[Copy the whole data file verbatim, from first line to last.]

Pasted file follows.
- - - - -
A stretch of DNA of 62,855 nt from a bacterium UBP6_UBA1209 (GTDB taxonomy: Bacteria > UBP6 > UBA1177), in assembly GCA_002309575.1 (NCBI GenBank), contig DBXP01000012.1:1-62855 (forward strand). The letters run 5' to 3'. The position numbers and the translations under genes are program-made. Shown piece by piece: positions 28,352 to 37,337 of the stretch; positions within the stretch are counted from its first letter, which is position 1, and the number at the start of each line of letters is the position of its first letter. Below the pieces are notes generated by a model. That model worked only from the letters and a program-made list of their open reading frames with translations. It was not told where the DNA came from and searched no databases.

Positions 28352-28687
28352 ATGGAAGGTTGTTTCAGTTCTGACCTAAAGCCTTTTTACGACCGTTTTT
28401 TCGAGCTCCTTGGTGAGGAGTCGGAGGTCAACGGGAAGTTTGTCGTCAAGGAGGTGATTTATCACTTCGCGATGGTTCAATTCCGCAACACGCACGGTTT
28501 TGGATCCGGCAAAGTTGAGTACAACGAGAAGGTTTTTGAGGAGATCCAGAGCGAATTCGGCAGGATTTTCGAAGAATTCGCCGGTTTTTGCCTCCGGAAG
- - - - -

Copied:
A stretch of DNA of 62,855 nt from a bacterium UBP6_UBA1209 (GTDB taxonomy: Bacteria > UBP6 > UBA1177), in assembly GCA_002309575.1 (NCBI GenBank), contig DBXP01000012.1:1-62855 (forward strand). The letters run 5' to 3'. The position numbers and the translations under genes are program-made. Shown piece by piece: positions 28,352 to 37,337 of the stretch; positions within the stretch are counted from its first letter, which is position 1, and the number at the start of each line of letters is the position of its first letter. Below the pieces are notes generated by a model. That model worked only from the letters and a program-made list of their open reading frames with translations. It was not told where the DNA came from and searched no databases.

Positions 28352-28687
28352 ATGGAAGGTTGTTTCAGTTCTGACCTAAAGCCTTTTTACGACCGTTTTT
28401 TCGAGCTCCTTGGTGAGGAGTCGGAGGTCAACGGGAAGTTTGTCGTCAAGGAGGTGATTTATCACTTCGCGATGGTTCAATTCCGCAACACGCACGGTTT
28501 TGGATCCGGCAAAGTTGAGTACAACGAGAAGGTTTTTGAGGAGATCCAGAGCGAATTCGGCAGGATTTTCGAAGAATTCGCCGGTTTTTGCCTCCGGAAG